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Gone to war: have deployments increased divorces?

  • Sebastian Negrusa

    ()

  • Brighita Negrusa

    ()

  • James Hosek

    ()

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    Owing to the armed conflicts in Iraq and Afghanistan, members of the US military have experienced very high rates of deployment overseas. Because military personnel have little to no control over their deployments, the military setting offers a unique opportunity to study the causal effect of major disruptions on marital dissolution. In this paper, we use longitudinal individual-level administrative data from 1999 to 2008 and find that an additional month in deployment increases the divorce hazard of military families, with females being more affected. A standard conceptual framework of marital formation and dissolution predicts a differential effect of these types of shocks depending on the degree to which they are anticipated when a couple gets married. Consistent with this prediction, we find a larger effect for couples married before 9/11, who clearly expected a lower risk of deployment than what they faced post 9/11. Copyright Springer-Verlag Berlin Heidelberg 2014

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    File URL: http://hdl.handle.net/10.1007/s00148-013-0485-5
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    Article provided by Springer in its journal Journal of Population Economics.

    Volume (Year): 27 (2014)
    Issue (Month): 2 (April)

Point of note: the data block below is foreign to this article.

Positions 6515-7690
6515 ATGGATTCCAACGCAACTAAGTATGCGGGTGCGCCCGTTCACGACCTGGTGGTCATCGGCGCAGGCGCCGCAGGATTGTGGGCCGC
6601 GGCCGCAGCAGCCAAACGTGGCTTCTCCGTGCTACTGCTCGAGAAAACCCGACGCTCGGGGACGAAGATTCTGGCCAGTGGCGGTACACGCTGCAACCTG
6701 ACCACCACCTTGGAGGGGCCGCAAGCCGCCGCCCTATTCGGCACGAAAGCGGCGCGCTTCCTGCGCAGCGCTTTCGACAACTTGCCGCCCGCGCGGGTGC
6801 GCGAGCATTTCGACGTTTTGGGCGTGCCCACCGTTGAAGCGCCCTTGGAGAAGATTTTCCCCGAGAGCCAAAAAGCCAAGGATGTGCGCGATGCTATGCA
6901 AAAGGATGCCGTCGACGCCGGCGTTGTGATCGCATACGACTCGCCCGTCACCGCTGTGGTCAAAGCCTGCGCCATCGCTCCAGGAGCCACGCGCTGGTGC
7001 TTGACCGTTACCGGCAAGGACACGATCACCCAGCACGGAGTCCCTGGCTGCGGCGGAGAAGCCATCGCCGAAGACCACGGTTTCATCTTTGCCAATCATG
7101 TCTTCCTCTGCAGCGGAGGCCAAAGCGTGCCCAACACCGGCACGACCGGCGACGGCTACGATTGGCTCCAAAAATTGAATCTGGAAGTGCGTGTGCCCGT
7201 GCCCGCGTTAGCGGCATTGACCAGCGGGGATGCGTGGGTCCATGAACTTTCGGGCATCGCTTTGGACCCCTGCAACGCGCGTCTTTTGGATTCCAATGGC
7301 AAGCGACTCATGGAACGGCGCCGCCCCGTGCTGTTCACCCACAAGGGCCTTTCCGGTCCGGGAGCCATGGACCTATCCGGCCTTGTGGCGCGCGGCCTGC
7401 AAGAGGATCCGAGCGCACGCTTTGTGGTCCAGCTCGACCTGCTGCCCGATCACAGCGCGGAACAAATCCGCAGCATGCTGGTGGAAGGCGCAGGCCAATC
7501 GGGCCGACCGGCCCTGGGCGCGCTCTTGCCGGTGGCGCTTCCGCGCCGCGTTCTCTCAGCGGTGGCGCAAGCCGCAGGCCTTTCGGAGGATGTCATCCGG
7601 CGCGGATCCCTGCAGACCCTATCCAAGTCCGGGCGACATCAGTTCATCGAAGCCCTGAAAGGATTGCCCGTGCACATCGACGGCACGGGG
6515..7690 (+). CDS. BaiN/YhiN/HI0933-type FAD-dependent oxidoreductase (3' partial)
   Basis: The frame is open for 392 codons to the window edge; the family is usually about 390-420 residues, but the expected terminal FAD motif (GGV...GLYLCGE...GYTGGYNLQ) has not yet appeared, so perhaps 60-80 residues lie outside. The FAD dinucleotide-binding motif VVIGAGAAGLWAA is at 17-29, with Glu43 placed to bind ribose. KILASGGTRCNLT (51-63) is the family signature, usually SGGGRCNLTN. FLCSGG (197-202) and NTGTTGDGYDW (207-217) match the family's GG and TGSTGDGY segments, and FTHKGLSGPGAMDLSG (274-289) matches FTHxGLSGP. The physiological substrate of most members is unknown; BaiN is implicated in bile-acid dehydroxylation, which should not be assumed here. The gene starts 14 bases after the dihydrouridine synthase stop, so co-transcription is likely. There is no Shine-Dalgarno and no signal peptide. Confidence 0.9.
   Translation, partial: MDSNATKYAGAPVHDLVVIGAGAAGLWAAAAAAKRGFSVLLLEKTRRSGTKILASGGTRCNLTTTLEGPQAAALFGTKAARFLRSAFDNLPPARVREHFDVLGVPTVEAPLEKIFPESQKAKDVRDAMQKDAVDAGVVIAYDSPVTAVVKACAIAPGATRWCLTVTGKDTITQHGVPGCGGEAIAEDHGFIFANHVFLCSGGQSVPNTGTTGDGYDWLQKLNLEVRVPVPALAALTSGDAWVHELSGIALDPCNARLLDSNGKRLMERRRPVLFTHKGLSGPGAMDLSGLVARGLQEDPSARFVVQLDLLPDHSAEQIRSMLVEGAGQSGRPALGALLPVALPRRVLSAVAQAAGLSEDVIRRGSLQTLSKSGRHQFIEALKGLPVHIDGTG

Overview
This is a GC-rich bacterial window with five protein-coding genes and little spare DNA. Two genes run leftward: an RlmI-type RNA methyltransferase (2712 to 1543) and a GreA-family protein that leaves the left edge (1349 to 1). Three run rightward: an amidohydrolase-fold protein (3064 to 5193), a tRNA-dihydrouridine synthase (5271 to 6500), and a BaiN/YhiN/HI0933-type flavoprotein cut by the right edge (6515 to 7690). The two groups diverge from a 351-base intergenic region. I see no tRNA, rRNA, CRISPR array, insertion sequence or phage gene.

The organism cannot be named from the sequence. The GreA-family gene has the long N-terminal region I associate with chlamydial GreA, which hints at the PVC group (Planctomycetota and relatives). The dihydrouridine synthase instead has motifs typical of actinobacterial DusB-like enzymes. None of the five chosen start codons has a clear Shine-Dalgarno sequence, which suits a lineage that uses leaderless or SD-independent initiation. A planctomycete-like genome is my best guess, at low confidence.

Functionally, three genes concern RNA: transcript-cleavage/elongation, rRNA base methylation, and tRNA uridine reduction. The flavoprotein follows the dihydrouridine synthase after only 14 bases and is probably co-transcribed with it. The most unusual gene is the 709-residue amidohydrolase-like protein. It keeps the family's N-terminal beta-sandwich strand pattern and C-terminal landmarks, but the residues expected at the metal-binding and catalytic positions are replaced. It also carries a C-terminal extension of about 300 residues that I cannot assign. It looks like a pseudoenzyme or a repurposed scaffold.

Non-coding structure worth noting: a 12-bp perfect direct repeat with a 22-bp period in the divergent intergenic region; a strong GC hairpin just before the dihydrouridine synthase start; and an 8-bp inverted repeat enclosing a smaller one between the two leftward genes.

Pages: 473-496

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    Handle: RePEc:spr:jopoec:v:27:y:2014:i:2:p:473-496
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    1. Weiss, Y. & Willis, R.J., 1995. "Match Quality, New Information and Marital Dissolution," Papers 33-95, Tel Aviv - the Sackler Institute of Economic Studies.
    2. Resul Cesur & Joseph J. Sabia & Erdal Tekin, 2011. "The Psychological Costs of War: Military Combat and Mental Health," NBER Working Papers 16927, National Bureau of Economic Research, Inc.
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    5. Zhenchao Qian, 1998. "Changes in assortative mating: The impact of age and education, 1970–1890," Demography, Springer, vol. 35(3), pages 279-292, August.
    6. Joshua D. Angrist & John H. Johnson & IV, 2000. "Effects of work-related absences on families: Evidence from the Gulf War," Industrial and Labor Relations Review, ILR Review, Cornell University, ILR School, vol. 54(1), pages 41-58, October.
    7. William H. Greene, 2009. "Testing Hypotheses About Interaction Terms in Nonlinear Models," Working Papers 09-08, New York University, Leonard N. Stern School of Business, Department of Economics.
    8. Becker, Gary S & Landes, Elisabeth M & Michael, Robert T, 1977. "An Economic Analysis of Marital Instability," Journal of Political Economy, University of Chicago Press, vol. 85(6), pages 1141-87, December.
    9. Denise Doiron & Silvia Mendolia, 2012. "The impact of job loss on family dissolution," Journal of Population Economics, Springer, vol. 25(1), pages 367-398, January.
    10. David S. Lyle, 2006. "Using Military Deployments and Job Assignments to Estimate the Effect of Parental Absences and Household Relocations on Children's Academic Achievement," Journal of Labor Economics, University of Chicago Press, vol. 24(2), pages 319-350, April.
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